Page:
Understanding the Expansion of Latin America’s New Social Welfare Regimes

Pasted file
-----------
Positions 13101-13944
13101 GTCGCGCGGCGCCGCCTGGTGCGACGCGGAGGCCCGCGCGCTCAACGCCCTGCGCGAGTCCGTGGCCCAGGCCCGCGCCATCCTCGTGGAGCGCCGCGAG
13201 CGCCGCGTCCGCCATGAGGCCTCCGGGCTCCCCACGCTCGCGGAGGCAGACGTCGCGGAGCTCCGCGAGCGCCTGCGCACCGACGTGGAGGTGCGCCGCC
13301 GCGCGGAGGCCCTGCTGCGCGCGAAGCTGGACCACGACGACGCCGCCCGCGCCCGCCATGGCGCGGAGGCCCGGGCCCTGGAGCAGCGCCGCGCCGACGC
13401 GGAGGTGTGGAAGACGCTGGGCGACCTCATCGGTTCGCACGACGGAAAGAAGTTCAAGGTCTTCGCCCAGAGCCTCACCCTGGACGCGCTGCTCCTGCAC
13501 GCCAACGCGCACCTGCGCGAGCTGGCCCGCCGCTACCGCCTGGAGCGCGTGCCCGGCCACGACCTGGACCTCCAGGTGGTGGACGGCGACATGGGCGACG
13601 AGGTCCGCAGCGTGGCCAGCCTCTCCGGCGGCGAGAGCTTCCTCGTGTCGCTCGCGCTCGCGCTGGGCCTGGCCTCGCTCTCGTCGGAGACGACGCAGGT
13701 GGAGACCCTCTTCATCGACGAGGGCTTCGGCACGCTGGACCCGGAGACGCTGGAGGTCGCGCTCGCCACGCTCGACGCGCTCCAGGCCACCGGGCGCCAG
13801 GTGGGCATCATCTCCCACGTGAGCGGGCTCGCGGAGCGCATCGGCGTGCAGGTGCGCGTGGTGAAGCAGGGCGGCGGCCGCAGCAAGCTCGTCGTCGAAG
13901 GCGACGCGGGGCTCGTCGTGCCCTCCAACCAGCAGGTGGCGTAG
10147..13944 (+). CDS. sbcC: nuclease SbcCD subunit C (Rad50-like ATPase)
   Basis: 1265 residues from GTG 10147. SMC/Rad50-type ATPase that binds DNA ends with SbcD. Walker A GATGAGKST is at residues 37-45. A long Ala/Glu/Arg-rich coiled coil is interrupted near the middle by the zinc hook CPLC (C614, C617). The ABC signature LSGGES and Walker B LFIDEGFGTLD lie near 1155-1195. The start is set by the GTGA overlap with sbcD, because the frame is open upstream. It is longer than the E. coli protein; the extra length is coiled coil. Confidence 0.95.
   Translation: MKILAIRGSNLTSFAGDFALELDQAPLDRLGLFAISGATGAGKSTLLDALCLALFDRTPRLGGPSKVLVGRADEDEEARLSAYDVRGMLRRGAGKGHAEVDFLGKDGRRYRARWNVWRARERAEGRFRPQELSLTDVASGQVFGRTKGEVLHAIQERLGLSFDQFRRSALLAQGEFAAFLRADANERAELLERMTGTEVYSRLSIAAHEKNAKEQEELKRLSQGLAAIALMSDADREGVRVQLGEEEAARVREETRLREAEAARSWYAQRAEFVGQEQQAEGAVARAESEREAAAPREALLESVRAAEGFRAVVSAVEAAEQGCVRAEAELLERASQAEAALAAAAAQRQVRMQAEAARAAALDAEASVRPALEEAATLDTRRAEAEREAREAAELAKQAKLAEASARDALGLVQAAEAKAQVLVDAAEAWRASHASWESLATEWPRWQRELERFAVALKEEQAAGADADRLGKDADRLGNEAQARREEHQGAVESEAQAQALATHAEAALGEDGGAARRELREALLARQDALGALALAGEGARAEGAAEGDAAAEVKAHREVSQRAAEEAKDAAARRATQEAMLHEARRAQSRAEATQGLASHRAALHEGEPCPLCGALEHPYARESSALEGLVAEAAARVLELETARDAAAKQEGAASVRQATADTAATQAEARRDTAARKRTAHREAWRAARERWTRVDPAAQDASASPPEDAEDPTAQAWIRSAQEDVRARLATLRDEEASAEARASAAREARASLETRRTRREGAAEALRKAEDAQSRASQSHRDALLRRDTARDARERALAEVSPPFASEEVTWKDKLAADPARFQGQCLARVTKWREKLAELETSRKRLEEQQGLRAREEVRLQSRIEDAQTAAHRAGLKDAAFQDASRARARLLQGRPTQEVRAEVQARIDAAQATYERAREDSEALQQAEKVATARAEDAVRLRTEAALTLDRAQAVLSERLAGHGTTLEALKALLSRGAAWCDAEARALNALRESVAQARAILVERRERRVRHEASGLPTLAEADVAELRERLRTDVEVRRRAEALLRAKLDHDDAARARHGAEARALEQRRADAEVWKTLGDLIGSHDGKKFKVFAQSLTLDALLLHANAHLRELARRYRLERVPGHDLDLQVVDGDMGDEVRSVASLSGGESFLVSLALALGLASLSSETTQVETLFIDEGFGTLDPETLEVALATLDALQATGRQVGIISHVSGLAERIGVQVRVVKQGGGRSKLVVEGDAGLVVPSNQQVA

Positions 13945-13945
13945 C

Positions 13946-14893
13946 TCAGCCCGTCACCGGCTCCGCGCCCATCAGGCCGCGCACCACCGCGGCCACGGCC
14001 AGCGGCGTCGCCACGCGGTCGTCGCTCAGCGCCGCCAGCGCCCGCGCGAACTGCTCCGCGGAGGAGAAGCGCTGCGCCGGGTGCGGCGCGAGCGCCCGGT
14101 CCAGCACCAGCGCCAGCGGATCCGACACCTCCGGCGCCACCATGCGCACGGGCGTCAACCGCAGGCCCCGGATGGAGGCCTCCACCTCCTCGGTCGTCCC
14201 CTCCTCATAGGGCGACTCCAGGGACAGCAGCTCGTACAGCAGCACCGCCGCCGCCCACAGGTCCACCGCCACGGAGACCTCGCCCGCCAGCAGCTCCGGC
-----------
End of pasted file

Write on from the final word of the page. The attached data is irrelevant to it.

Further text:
Latin American countries have been described as truncated welfare states. However, the recent expansion of innovative social welfare programs have brought millions of excluded citizens access to social benefits. This review article examines a new body of scholarship that studies how democratic political competition has created the institutional context for social welfare expansion. This literature makes several important contributions to the study of distributive politics. It moves beyond regime type and party ideology and focuses on the nature of domestic political institutions and citizen-state linkages within Latin American democracies. Countries with robust political competition and denser ties to constituents have had the most extensive welfare expansion, and non-partisan programs have undermined clientelism. In single party dominated settings, the political incentives for informal and clientelist provision remains significant.